At Kandivli Education Society, students climb seven floors to attend class
Furious parents blame school management for forcing their wards to climb seven flights of stairs lugging heavy school bags every day; doctors say the ordeal could cause severe damage to the bones of children.
For many students of this suburban school, the mere act of reaching the classroom every day involves an arduous, uphill climb. And parents aren’t happy. Furious guardians have raised an outcry at Kandivli Education Society (KES) over their children being denied access to lifts and being forced to take the stairs all the way up to the seventh floor, with their bags weighing them down. The powers that be at the school, however, deny any such proscription, but maintain that they “encourage” their students to trudge up seven floors to give them their daily dose of “physical activity”.
When this reasonably fit reporter tried to scale the stairs, heavy breathing set in at a height of three floors, followed by utter exhaustion. For students of the school this is a daily inevitability in the new school building, which is located in Kandivli (West) and rises to a height of eight floors.
Parents of Std VIII students were embroiled in a heated argument with school authorities on Monday over the issue. RTI activist Mehul Kataria said, “Parents are fed up with the attitude of the authorities at KES. The authorities don’t allow the students to use the lift, which is unfair. A single student carries a bag that weighs anything between three and six kg. The school does not observe many practices that could ensure the safety of children, but neither the BMC nor the fire brigade take note of it or carry out inspections.”
In course of its investigations, MiD DAY learnt that that a Std III student lugs around a bag that weighs an average of 3.5 kg, while children in Std VIII carry bags weighing around 7 kg on a daily basis. The building has two lifts. The fourth floor of the building houses classrooms for Stds II to IV, while the fifth sixth and seventh floors house the secondary section of the school, from Stds V to X. Third-year degree college students are using the eighth floor for now.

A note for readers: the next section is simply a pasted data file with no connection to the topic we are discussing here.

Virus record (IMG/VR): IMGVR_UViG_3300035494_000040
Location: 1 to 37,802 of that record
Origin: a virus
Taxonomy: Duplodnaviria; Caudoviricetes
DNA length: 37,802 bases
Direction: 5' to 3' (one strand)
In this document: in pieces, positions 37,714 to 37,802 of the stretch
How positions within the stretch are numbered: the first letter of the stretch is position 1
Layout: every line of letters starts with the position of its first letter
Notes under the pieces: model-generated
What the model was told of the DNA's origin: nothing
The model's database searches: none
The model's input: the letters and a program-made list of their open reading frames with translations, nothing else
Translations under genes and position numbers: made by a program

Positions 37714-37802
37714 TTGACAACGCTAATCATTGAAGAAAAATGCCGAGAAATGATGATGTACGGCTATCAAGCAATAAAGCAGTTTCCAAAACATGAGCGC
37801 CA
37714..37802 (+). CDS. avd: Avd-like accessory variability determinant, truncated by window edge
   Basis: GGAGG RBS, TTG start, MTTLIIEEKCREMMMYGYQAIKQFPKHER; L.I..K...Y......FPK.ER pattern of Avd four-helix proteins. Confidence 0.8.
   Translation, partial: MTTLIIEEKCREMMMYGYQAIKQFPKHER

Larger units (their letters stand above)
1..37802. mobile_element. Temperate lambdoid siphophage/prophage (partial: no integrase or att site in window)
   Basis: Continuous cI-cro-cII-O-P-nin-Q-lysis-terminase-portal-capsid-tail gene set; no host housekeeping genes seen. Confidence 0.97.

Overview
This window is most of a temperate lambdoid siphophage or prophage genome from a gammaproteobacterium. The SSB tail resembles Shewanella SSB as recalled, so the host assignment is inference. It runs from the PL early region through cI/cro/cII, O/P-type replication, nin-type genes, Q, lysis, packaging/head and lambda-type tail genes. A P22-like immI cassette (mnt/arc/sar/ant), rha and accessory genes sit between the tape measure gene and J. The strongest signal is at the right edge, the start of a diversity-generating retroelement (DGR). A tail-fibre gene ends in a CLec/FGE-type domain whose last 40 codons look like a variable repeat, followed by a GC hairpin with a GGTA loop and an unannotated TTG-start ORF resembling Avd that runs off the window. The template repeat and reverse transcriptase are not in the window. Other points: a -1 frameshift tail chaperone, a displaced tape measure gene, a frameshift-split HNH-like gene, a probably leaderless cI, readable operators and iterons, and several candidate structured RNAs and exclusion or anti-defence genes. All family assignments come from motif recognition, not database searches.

Huffing and puffing
Aarti Chowdhary (names of students and parents changed), a student in the secondary section, said, “I climb up to the seventh floor every day with my heavy bag. I get exhausted by the time I reach the fourth floor. You won’t imagine how much we struggle to get to the seventh floor.”
Another student Deepa Lad said, “There was a parents’ meeting on Monday, where our parents argued with the school authorities on the issue of the lift. The school only wants unwell or physically disabled students to use the lift.”
Shikha Mishra, parent of a Std I student, said, “My child climbs till the third floor and I know that she gets tired. Already, they are carrying their heavy school bags, so why aren’t they allowed to use the lift? On one occasion I forced my way into the lift with the child, even as the guard tried to stop me.”
Another parent Meena Pawar echoed, “We start feeling tired when we climb even three floors of any building. Won’t our child feel exhausted by the time she reaches the seventh floor? If a child is not feeling well and still goes to school, the school asks for a medical certificate before allowing him or her to use the lift. When we tell the school authorities we want to meet the principal, they don’t let us.”
The Other Side
Principal Sangeeta Srivastava said, “We have never stopped students from using the lift. This is a false allegation. The parents have complained to me about this issue but I have told them that students are allowed to use the lift. If students wish to take the stairs, we encourage them, as this involves physical activity and the kids hardly play much these days. I also tell parents to encourage kids to use the stairs rather than take the lift. I climb up to the seventh floor and have never faced any problem. Problems crop up in the afternoon when the pre-primary section starts and children come in, while students of the secondary section are leaving. Our school has both Gujarati and English medium, and our premises become crowded. So it may be that students take the stairs as they want to reach class on time. Students of our degree college, which is located on the eighth floor, are using the lift. Our new college building is under construction and the college will soon be shifted there. Another life will be added to the building for students to use.”
Dr Pradeep Bhosale, head of the orthopaedic department in KEM hospital, said, “It is an unhealthy practice if the children are carrying heavy weights on their back and climbing up to the seventh floor every day. The weight can sprain their bones. It should definitely be avoided. This can cause the child to stoop. It can cause adverse effects on the growth of the spine bone and the height of the child.”
7kg The average weight of a Std VIII student’s school bag